Although a state tax credit or premium subsidy paid directly to you does not reduce the amount of your employer premiums paid, and although a state premium subsidy paid directly to an insurance provider is treated as an employer premium you paid, the amount of your credit cannot be more than your net premium payments. Net premium payments are employer premiums paid minus the amount of any state tax credits you received or will receive and any state premium subsides paid either to you or directly to your insurance provider for premiums for health insurance coverage you provide under a qualifying arrangement to individuals considered employees.

Total Wages

Wages, for this purpose, mean wages subject to Social Security and Medicare tax withholding determined without considering any wage base limit. If an individual is not considered an employee or is an excluded employee, his or her wages do not count. This includes:

  • Wages paid to any seasonal employees who worked 120 or fewer days during the tax year; and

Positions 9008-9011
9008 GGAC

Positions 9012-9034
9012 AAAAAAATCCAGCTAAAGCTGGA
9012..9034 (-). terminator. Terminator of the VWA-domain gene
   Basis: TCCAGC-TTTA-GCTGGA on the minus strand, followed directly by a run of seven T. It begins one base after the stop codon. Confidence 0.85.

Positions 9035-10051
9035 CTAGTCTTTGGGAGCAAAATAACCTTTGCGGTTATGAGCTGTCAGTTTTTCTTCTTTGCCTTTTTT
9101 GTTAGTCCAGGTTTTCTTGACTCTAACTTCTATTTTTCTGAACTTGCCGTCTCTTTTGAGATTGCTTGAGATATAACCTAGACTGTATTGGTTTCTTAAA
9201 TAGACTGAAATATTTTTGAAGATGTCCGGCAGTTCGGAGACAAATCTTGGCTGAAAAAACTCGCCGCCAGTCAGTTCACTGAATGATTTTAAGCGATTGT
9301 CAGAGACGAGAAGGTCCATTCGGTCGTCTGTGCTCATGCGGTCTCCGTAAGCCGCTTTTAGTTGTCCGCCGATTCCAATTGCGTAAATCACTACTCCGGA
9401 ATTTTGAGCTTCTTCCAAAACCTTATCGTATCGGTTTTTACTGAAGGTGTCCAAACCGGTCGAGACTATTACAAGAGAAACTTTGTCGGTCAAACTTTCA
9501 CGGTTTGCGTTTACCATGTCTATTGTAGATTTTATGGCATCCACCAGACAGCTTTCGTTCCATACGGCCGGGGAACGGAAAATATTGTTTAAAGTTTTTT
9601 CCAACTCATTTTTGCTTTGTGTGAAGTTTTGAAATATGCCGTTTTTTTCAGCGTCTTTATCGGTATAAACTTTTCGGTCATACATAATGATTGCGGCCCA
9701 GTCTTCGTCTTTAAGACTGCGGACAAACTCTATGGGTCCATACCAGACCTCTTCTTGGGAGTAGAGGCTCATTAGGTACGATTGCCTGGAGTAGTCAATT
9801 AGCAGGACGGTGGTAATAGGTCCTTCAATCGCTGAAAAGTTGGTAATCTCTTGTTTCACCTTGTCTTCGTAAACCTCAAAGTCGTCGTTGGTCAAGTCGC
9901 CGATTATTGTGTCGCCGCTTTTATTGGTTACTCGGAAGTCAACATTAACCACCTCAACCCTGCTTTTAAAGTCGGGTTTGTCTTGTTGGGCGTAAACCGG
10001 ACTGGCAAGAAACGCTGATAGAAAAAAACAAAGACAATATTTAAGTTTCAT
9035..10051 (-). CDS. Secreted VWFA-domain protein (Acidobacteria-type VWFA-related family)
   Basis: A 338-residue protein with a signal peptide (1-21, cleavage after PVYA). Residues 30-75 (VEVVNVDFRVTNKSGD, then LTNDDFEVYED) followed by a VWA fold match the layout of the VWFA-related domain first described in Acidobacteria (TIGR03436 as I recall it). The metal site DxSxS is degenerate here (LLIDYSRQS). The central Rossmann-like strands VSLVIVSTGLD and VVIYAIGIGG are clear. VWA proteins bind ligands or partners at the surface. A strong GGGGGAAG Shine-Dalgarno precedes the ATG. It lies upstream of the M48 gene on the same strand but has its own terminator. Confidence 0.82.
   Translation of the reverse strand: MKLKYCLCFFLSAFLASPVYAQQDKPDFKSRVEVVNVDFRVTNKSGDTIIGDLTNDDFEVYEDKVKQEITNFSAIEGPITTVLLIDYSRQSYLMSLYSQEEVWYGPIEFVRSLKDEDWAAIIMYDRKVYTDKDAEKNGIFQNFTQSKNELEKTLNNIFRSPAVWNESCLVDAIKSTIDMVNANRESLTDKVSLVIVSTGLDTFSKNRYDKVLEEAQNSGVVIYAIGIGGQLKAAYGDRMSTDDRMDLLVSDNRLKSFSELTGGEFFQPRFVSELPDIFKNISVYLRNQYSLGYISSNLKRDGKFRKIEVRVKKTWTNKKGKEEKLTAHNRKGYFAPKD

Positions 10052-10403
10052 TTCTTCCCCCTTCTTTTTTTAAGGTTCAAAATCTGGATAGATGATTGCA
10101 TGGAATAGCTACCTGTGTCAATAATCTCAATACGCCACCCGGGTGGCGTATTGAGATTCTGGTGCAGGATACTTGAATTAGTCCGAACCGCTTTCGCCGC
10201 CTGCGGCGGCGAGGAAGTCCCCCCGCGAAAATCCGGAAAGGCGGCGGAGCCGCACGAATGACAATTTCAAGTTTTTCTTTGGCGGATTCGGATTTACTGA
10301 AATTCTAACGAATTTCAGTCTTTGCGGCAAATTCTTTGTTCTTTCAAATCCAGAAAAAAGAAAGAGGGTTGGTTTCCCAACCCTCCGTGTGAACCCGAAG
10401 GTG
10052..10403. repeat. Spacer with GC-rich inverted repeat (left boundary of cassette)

• Wages paid with respect to the initial year of service on which leased employee status is based.

Wages or compensation paid to ministers who are common-law employees for duties performed in the exercise of their ministry are not subject to FICA taxes and are not wages as defined in § 3121(a). So the wages of a minister who is a common law employee are not taken into account.

Short Taxable Year If an employer has a short taxable year, wages must be pro-rated (or annualized) in calculating the credit. For example, if a small employer has been in business (and paying premiums) for 6 months during its first taxable year, it must pro-rate the wages earned to reflect the 6 months the employer has been in operation.